Microsoft will end extended support for the 12-year-old operating system this coming Tuesday (July 14). That will leave clients without security patches and other updates for any applications still running under Windows Server 2003. The company says there were nearly 24 million instances of Windows Server 2003 running in July 2014, however it hasn’t released more recent numbers as the end-of-support date approaches.
According to Mike Schutz, Microsoft’s general manager of cloud platform marketing, the good news is that a majority of the clients Microsoft has spoken with have migrated “the vast percentage” of their server workloads off Windows Server 2003. In any case, that still implies that there are holdouts who will be left to protect their own servers as Microsoft sever their security development.
Sanofi, a pharmaceutical company that has its US operations situated in New Jersey, is one such company. Mike Stager, the company’s senior director of server, storage and recovery, said in an interview that the company is currently attempting to secure the segment of its server fleet that’s still running Windows Server 2003. That is the initial step in Sanofi’s transition plan to move away from the old software, which will take the following “couple of years” to finish. Stager said the company began on this path “very late,” which is the reason they are so far behind in quitting the Windows Server 2003 operating system.
“We are a very large company with over 12,000 x86 servers, and I’m going to say that to my knowledge, we’re no different than any other large company where application lifecycling does not seem to be at the forefront,” Stager said. “It’s really more deploying new applications, and what has been lost in the mix has been our ability to stay on top of the operating system versions.” That has resulted to the company having a vast percentage of its systems running on the expiring Windows Server 2003 OS.
Users probably won’t feel quite a bit from the impact of the Windows Server migration as they did when Microsoft cut off support for Windows XP. Buyers are not affected by the end of support for the server OS, said Al Gillen, IDC’s program vice president of system software.
From an IT viewpoint, Stager said that the server changes at Sanofi will, at least in the short term, be less troublesome to the company’s end users than having to swap out their desktop workstations while ensuring that multiple applications continue to run on a new operating system simultaneously.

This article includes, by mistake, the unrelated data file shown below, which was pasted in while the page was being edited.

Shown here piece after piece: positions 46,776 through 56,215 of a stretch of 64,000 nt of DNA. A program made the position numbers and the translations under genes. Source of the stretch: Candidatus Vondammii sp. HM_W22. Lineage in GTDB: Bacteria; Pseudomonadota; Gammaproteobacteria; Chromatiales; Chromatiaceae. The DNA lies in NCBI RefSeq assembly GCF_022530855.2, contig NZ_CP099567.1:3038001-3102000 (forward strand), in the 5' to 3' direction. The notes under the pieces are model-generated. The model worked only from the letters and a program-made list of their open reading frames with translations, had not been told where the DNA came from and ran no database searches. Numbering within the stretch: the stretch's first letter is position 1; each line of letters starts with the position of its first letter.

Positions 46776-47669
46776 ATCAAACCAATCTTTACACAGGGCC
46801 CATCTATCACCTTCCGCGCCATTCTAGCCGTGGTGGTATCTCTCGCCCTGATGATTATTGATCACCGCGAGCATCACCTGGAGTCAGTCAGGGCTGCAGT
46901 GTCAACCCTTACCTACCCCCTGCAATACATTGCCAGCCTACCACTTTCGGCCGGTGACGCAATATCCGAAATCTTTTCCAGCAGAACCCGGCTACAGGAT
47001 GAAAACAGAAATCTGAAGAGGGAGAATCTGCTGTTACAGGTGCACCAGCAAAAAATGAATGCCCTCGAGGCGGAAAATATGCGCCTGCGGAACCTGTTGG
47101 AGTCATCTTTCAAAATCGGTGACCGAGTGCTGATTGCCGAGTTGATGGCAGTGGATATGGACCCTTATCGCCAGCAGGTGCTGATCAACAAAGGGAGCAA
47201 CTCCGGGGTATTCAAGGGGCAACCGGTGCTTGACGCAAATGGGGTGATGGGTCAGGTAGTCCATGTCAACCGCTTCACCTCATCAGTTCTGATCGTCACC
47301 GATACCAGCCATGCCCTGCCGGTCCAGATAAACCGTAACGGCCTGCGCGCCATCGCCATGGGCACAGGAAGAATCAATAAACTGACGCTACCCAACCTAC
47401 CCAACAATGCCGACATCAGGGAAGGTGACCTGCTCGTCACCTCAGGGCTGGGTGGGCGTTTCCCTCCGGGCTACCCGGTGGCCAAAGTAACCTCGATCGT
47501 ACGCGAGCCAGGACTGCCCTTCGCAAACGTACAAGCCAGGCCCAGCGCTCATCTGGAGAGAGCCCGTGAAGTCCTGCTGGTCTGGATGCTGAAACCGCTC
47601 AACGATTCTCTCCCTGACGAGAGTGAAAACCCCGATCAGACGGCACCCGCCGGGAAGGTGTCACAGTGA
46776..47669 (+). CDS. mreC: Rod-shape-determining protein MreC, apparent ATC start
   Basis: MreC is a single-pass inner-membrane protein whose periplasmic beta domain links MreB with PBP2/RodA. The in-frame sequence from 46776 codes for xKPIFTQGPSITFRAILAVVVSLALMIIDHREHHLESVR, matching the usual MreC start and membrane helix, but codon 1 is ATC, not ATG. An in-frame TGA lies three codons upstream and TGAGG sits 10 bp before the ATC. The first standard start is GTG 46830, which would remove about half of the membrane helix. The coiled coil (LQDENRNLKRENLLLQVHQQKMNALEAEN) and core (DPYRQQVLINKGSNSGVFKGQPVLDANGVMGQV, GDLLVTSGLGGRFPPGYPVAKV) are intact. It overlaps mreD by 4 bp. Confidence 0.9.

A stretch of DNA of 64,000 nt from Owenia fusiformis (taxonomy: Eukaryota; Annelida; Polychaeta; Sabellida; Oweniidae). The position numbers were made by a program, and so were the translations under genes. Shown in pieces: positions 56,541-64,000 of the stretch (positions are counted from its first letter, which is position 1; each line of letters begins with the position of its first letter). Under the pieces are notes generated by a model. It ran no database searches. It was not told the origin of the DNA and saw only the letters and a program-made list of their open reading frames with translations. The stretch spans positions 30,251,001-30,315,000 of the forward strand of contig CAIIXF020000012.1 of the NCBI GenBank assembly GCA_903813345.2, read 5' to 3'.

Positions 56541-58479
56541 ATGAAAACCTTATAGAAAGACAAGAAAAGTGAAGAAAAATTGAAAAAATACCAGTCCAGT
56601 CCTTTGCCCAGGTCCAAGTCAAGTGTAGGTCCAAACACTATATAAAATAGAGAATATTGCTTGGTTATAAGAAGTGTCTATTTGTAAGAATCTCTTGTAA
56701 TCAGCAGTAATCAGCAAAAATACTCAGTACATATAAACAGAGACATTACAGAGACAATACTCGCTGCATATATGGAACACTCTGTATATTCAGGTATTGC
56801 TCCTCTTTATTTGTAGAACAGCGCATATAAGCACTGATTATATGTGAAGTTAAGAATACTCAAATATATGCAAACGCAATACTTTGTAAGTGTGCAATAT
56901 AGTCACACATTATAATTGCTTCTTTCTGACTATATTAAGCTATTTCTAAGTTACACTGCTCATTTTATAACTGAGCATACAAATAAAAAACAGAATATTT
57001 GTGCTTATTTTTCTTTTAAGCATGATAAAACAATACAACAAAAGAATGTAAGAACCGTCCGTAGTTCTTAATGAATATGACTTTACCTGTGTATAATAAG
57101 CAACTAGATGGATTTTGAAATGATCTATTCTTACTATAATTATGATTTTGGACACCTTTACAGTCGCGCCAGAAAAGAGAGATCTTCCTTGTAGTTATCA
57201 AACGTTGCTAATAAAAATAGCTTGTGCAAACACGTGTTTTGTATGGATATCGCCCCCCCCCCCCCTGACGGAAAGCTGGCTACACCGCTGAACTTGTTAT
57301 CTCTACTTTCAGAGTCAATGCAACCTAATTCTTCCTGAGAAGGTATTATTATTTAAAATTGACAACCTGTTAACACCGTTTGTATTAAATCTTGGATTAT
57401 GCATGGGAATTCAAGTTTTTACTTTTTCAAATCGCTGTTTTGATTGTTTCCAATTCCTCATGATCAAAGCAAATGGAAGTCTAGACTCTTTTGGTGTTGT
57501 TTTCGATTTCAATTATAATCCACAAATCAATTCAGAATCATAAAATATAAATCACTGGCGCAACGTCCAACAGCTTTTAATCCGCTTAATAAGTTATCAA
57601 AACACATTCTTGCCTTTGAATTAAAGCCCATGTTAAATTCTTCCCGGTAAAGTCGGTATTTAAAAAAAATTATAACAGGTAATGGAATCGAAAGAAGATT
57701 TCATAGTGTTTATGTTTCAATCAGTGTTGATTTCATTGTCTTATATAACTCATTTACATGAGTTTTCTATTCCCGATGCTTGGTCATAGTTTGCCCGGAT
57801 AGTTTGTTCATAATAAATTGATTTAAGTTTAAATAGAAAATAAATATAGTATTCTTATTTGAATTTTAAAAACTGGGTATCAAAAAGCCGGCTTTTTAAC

Microsoft is attempting to make that transition as simple as possible by giving resources on its website to help IT administrators assess their alternatives for migration. What’s more, he said Microsoft has various partner companies with migration expertise that companies could work with.
Stager said that companies without a transition plan need to figure out how they’re going to secure their environments, and then focus on moving applications. Only then can they move away from the old server OS. Moreover, IT departments need to get the company’s application developers on board with the shift immediately.
“Get to the applications team as quickly as possible,” Stager said. “Make sure that they’re aware of what has to happen and why. I find that applications teams don’t always have the full picture because in a large company, communications aren’t always as efficient as they could be.”
One choice for organizations that are stuck with Windows Server 2003 and have a Premier Support plan is to pay Microsoft for an extended support contract that will give them security fixes for a limited period of time. It’s a costly fix, unfortunately, as those extended service contracts are “not for the faint of wallet,” Gillen pointed out in a report on the transition.
That is borne out by the experience of the US Navy, which is paying Microsoft $9.1 million for a contract that gives them extended support for Windows Server 2003, Windows XP, Office 2003 and Exchange 2003.
Schutz said that an added benefit of moving away from Windows Server 2003 is that IT administrators can take two birds with one stone. Furthermore, they can move away from SQL Server 2005, which will lose extended support on April 12, 2016. A lot of the present instances of SQL Server 2005 are running on Windows Server 2003, so it makes sense for companies to move them all at once.
Concerning Sanofi, Stager said the company is also taking this opportunity to create methods that will guarantee it won’t fall into the same situation again.